During this entire year, biscuit and bakery major Britannia Industries will celebrate 25th year of one of its iconic brands, Good Day.
While there would be several events for consumers to enhance their engagement with the company, for investors the year might not turn out so good.
The current year would be difficult on several counts for the company as it would be investing heavily into setting up new plants for greater control on supplies and logistics even as it sees growth momentum in branded packaged foods industry slowing down and commodity inflation weighing heavy.
Britannia has detailed in its just released annual report a rather grim picture of current and coming years.
“New investments in capacity creation capability to handle a distinctive and differentiated range of products are being made in greenfield units that will lead to greater ownership of manufacturing capacity by the company. This will lead to significantly higher capital investments over the next few years as new greenfield units are created, owned and operated by Britannia,” the company said in its report.
In later part of 2010-11, capacity was added in several existing manufacturing units while two new units at Hajipur in Bihar and Khurda in Orissa were commissioned.
New capacities would be created even as Britannia, by its own admission, is bracing for a slowdown in consumption of packaged foods. “In the domestic market, the company expects the growth momentum in branded, packaged foods to continue, with a relative slowdown in the rate of growth, 12-15%, in the near term. Profitable growth will also be challenged by the volatility and uncertainty in commodity prices, together with the inflationary impact of a weaker currency for imported products like palm oil.”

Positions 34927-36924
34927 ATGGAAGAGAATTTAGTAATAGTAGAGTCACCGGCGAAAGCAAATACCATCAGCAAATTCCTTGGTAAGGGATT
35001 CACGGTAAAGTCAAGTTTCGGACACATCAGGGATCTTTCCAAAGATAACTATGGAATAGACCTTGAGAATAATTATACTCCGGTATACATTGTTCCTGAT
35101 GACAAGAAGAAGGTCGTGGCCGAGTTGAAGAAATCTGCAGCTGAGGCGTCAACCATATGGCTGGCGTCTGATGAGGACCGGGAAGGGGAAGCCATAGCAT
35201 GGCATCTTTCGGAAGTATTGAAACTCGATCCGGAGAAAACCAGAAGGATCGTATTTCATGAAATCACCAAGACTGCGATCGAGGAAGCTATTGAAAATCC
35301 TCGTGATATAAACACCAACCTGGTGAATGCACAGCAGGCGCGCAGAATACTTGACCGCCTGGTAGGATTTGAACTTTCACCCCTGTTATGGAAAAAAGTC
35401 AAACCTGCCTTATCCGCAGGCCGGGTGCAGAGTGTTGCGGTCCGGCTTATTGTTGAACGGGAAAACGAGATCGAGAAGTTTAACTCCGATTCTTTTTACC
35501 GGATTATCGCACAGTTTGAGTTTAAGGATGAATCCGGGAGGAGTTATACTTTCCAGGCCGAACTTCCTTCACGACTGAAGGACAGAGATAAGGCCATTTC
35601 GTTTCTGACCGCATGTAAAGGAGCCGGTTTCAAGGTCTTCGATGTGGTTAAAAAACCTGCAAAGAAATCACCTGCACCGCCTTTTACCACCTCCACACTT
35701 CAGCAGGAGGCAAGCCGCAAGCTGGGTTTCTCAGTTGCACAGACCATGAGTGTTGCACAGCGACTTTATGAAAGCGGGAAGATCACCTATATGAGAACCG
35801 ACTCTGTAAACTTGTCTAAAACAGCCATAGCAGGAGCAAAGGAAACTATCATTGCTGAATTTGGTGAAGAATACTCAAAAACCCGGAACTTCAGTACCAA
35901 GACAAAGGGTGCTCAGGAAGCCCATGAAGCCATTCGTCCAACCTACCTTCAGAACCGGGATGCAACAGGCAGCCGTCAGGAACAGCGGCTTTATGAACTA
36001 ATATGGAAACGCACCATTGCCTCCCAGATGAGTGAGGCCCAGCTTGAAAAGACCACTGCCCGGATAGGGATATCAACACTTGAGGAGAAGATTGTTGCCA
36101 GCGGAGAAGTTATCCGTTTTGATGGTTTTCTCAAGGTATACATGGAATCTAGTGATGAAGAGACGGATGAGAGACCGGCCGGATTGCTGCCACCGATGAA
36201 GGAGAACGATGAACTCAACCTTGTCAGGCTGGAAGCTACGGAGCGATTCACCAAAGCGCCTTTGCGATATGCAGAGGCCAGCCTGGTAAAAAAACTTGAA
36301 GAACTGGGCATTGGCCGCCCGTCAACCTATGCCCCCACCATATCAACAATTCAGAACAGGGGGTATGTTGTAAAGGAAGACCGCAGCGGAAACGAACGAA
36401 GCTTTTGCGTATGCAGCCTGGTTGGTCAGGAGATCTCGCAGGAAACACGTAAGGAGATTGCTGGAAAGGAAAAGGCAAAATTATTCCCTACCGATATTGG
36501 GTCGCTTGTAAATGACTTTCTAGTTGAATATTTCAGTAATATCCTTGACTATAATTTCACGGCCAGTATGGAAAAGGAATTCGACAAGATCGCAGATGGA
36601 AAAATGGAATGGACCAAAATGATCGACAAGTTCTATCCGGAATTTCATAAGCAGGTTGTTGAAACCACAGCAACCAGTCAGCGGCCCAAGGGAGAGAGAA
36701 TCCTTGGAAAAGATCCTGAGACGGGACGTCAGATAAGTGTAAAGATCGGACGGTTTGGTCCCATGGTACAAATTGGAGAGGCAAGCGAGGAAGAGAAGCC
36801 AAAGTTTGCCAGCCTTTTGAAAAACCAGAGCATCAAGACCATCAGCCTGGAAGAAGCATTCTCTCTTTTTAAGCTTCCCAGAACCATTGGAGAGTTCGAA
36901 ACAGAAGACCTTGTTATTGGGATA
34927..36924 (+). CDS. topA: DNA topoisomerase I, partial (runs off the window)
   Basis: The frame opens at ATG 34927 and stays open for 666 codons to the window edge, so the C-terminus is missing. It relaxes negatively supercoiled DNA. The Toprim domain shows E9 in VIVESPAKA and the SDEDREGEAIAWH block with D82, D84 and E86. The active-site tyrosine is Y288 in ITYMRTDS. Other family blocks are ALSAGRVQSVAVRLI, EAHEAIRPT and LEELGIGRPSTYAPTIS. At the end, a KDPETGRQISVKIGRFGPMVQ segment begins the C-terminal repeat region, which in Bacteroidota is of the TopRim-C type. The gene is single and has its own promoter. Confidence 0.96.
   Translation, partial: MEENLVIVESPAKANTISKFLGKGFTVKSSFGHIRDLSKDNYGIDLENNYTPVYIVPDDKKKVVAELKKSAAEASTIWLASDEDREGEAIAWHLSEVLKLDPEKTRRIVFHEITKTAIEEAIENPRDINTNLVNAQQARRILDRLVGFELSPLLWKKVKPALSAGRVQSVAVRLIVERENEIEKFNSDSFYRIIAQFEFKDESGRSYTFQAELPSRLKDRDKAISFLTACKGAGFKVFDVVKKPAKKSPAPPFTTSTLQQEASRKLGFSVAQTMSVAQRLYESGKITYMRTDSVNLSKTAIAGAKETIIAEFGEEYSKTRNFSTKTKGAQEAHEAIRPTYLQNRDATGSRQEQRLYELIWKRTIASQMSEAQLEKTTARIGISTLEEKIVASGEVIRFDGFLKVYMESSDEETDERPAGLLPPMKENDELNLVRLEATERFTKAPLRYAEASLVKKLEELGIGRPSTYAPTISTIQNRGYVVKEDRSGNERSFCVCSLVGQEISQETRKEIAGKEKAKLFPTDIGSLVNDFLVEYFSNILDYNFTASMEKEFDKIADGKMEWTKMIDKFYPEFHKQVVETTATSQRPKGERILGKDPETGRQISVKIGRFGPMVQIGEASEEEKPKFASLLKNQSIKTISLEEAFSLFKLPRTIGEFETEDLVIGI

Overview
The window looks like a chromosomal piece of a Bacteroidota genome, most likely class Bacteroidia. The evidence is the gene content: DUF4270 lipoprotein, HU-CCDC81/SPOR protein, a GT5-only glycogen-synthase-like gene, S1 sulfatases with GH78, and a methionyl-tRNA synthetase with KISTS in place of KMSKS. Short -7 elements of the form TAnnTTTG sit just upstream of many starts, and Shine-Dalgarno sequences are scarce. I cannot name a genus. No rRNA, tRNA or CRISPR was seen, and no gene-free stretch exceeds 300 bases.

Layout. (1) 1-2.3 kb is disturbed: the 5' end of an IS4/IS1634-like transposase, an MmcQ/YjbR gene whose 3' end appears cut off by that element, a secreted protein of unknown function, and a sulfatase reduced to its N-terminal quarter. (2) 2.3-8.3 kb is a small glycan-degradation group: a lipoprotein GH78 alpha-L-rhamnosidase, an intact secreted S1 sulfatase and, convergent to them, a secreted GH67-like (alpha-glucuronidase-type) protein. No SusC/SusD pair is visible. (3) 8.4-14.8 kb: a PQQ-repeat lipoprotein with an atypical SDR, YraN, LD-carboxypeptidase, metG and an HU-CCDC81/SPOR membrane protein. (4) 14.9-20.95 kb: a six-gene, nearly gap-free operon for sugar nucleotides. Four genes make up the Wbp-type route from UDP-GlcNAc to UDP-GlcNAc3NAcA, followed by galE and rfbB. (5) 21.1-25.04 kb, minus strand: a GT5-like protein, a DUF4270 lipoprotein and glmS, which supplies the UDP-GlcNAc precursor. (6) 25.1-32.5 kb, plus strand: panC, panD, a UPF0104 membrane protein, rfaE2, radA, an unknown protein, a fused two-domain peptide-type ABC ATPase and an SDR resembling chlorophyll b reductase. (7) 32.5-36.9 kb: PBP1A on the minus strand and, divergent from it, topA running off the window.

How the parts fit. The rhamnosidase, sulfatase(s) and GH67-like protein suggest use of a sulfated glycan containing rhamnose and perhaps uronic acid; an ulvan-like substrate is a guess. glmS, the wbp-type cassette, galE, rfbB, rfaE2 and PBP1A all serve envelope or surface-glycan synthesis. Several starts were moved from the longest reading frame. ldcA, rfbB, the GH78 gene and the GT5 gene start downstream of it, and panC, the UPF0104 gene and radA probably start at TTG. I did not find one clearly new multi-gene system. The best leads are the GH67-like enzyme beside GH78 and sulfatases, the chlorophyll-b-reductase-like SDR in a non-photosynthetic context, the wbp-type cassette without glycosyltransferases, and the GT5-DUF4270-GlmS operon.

Not only palm oil, continued inflation in almost everything that goes into making a biscuit, cake or even dairy products has been going up for quite some time, hurting Britannia hard.
Prices of milk, for example, went up by 17% during the year, the report said. To combat rising commodity inflation, Britannia is now cutting costs wherever it can.
“Company addressed its cost challenge by continuing to intensify cost effectiveness and efficiency initiatives in a special programme that spans the entire value chain. Over 350 projects were taken up as part of this programme in 2011-12 and covered every function and region,” it said.
Managing costs has emerged as the key focus, not only to fight commodity inflation but also to compete at the lowest rung of the value chain where large players compete fiercely driving unit pack prices to as low as Rs 5.
This, to a large extent, prevents companies from exploiting untapped areas of the market where penetration of package foods is still low.
“Only 9% of food consumed in India is packaged and branded, thereby creating a large opportunity for growth. In an almost paradoxical situation, the pursuit of these large consumption opportunities and the migration from unbranded and loose products to branded and packaged food is often undertaken competitively by discounting categories that erode the overall profit pool.”